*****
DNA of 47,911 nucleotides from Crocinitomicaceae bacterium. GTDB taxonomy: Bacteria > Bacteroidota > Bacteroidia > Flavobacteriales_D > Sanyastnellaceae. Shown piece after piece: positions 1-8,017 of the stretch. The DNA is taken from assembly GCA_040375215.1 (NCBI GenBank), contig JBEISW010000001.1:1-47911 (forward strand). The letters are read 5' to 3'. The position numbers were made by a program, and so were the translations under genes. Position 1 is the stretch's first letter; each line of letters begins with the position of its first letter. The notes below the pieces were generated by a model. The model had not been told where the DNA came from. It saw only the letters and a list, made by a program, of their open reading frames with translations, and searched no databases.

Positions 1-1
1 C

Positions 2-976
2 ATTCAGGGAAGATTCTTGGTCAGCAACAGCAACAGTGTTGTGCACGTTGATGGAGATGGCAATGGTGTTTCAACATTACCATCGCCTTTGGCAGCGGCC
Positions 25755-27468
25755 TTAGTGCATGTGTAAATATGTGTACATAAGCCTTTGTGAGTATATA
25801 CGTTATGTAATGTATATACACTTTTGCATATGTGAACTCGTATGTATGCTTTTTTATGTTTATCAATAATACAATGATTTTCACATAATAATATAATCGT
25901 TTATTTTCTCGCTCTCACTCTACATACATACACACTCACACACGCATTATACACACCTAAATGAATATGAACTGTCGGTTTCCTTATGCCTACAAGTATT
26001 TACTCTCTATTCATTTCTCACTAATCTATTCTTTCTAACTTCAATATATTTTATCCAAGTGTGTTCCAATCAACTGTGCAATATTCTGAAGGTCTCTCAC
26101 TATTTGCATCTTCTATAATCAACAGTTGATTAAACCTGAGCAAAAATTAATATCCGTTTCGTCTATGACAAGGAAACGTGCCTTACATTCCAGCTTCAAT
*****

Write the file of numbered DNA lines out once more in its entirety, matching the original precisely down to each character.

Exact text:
DNA of 47,911 nucleotides from Crocinitomicaceae bacterium. GTDB taxonomy: Bacteria > Bacteroidota > Bacteroidia > Flavobacteriales_D > Sanyastnellaceae. Shown piece after piece: positions 1-8,017 of the stretch. The DNA is taken from assembly GCA_040375215.1 (NCBI GenBank), contig JBEISW010000001.1:1-47911 (forward strand). The letters are read 5' to 3'. The position numbers were made by a program, and so were the translations under genes. Position 1 is the stretch's first letter; each line of letters begins with the position of its first letter. The notes below the pieces were generated by a model. The model had not been told where the DNA came from. It saw only the letters and a list, made by a program, of their open reading frames with translations, and searched no databases.

Positions 1-1
1 C

Positions 2-976
2 ATTCAGGGAAGATTCTTGGTCAGCAACAGCAACAGTGTTGTGCACGTTGATGGAGATGGCAATGGTGTTTCAACATTACCATCGCCTTTGGCAGCGGCC
Positions 25755-27468
25755 TTAGTGCATGTGTAAATATGTGTACATAAGCCTTTGTGAGTATATA
25801 CGTTATGTAATGTATATACACTTTTGCATATGTGAACTCGTATGTATGCTTTTTTATGTTTATCAATAATACAATGATTTTCACATAATAATATAATCGT
25901 TTATTTTCTCGCTCTCACTCTACATACATACACACTCACACACGCATTATACACACCTAAATGAATATGAACTGTCGGTTTCCTTATGCCTACAAGTATT
26001 TACTCTCTATTCATTTCTCACTAATCTATTCTTTCTAACTTCAATATATTTTATCCAAGTGTGTTCCAATCAACTGTGCAATATTCTGAAGGTCTCTCAC
26101 TATTTGCATCTTCTATAATCAACAGTTGATTAAACCTGAGCAAAAATTAATATCCGTTTCGTCTATGACAAGGAAACGTGCCTTACATTCCAGCTTCAAT